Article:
Robert E. Lee Ewell
In the book Bob Ewell is very much seen as the antagonist of the story. Harper Lee illustrates Bob Ewell to be the most disliked character and is whom much of the novel revolves around.
Scout Finch describes Bob Ewell in the courtroom (page 170) – “… a little bantam cock of a man rose and strutted to the stand, the back of his neck reddening at the sound of his name. When he turned to take the oath, we saw his face was as red as his neck. We saw no resemblance to his namesake. A shock of wispy new-washed hair stood up from his forehead; his nose was thin, pointed and shiny; he had no chin to speak of - it seemed part of his crepey neck.” He is portrayed as a very poor man who sexually abuses his daughter and is an old styled racist. He has a large un-educated family who struggles to eat a consistent meal every night and when he does accumulate enough money he often spends it on alcohol for himself.
Role in the book:
Bob Ewell is possibly one of the most important characters in the book, as he helps Harper Lee to present her message about how terrible and common racism is and was. In the novel, he is attempting to wrongly convict Tom Robinson of raping his daughter, Mayella Ewell, as he cannot process the fact that his daughter would kiss a Negro. He was slightly worried about his reputation, but knows that people will obviously believe him over a black man. There is no doubt that Bob Ewell is supposed to be the most disliked character in the book and essentially, he is the reason the children (Scout, Jem and even Dill) loose their innocence to what Atticus has taught them since they were born. He is also seen as a cowardly man after attacking the children: in the dark, isolated and with a knife.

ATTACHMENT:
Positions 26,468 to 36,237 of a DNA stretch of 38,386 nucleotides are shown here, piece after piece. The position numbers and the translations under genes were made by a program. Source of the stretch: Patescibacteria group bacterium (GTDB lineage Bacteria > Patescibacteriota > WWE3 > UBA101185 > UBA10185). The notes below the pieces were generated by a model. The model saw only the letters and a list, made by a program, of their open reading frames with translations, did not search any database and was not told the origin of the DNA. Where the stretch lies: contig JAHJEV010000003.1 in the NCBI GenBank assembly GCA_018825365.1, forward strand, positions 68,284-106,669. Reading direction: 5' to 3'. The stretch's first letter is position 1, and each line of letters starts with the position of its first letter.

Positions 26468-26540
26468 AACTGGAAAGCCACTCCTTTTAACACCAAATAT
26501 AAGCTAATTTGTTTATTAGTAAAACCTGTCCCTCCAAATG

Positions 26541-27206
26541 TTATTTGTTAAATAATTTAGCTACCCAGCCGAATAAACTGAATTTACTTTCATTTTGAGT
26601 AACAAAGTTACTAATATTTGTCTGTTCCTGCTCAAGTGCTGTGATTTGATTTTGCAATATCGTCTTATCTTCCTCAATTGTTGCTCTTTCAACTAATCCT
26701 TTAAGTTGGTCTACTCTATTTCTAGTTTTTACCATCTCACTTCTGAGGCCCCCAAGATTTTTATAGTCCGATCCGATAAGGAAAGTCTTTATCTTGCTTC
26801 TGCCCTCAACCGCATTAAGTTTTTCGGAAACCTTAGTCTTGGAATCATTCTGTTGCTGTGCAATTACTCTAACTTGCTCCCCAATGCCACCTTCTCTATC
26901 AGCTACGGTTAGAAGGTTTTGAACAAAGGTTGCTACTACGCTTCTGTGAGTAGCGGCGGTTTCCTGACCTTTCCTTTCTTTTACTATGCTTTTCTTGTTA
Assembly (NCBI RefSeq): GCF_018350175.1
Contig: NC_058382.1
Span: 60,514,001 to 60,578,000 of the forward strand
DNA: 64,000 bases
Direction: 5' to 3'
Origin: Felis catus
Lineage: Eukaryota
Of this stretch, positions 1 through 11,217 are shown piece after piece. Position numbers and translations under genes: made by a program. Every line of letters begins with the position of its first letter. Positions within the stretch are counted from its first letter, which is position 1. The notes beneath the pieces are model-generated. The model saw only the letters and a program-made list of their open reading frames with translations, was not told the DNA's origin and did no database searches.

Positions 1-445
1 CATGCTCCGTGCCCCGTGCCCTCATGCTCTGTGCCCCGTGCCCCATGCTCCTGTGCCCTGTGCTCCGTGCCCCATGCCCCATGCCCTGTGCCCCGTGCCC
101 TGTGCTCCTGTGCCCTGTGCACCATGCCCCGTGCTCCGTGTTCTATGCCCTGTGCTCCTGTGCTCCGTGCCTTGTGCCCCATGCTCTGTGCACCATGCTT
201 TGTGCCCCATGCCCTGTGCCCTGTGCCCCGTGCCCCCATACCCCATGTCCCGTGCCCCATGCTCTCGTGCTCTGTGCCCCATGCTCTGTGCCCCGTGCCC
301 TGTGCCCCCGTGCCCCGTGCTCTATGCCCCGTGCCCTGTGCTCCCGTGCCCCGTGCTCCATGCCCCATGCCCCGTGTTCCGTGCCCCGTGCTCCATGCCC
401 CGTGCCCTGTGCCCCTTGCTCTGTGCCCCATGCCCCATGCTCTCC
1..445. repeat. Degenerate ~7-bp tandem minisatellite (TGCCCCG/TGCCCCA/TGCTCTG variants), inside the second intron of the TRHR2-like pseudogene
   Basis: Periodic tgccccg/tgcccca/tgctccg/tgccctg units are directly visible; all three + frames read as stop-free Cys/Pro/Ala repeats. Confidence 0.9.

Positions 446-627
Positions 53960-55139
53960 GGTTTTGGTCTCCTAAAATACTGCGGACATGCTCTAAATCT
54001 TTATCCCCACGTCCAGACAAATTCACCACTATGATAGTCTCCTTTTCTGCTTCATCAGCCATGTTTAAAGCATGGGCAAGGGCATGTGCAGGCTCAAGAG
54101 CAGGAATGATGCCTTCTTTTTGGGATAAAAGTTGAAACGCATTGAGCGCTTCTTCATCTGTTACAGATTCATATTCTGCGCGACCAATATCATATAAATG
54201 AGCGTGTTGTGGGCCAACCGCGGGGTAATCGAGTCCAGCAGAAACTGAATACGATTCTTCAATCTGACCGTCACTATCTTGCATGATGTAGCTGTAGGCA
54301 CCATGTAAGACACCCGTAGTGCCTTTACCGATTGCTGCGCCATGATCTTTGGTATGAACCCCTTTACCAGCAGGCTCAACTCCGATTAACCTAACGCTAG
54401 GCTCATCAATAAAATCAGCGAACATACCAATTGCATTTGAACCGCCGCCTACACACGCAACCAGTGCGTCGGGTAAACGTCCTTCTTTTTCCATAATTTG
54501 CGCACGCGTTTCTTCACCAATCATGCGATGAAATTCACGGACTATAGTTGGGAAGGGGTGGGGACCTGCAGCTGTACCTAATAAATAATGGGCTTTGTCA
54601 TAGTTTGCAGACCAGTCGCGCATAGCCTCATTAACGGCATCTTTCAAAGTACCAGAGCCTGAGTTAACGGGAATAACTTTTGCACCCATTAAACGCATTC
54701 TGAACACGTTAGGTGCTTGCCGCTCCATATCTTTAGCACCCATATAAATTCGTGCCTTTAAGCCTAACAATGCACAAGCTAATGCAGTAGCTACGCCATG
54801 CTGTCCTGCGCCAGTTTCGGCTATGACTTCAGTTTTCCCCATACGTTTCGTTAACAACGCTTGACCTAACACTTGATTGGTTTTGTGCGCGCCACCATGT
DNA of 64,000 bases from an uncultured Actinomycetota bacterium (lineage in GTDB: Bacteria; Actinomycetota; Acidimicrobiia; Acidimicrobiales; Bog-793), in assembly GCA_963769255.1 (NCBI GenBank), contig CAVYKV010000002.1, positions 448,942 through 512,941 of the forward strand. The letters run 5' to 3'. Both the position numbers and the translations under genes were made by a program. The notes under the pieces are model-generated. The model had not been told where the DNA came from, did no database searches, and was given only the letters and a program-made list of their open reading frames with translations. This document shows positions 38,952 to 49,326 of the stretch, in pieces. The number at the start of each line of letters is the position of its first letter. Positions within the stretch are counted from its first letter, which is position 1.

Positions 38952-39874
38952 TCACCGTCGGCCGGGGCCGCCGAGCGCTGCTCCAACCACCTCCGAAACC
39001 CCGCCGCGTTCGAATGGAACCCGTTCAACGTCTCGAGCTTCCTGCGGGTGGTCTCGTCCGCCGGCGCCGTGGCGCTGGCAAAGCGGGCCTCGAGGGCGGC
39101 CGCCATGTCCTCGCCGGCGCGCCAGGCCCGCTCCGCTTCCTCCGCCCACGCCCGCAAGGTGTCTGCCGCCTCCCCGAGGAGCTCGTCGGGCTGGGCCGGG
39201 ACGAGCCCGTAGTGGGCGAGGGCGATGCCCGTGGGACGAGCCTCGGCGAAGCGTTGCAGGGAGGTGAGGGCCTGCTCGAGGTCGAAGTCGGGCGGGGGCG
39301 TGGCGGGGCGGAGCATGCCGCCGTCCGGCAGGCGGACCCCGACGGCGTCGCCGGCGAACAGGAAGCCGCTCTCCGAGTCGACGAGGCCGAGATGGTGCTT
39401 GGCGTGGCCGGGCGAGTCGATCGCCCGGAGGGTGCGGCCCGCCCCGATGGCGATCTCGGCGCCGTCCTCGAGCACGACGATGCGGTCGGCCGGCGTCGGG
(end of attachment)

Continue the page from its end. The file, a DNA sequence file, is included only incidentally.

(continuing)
Cowardly – shown after attacking the children.
Revengeful – shown after spitting on Atticus and vowing to ‘get him’. Sensitive – shown after Atticus makes a fool of him in the courtroom. Racist –...
Please join StudyMode to read the full document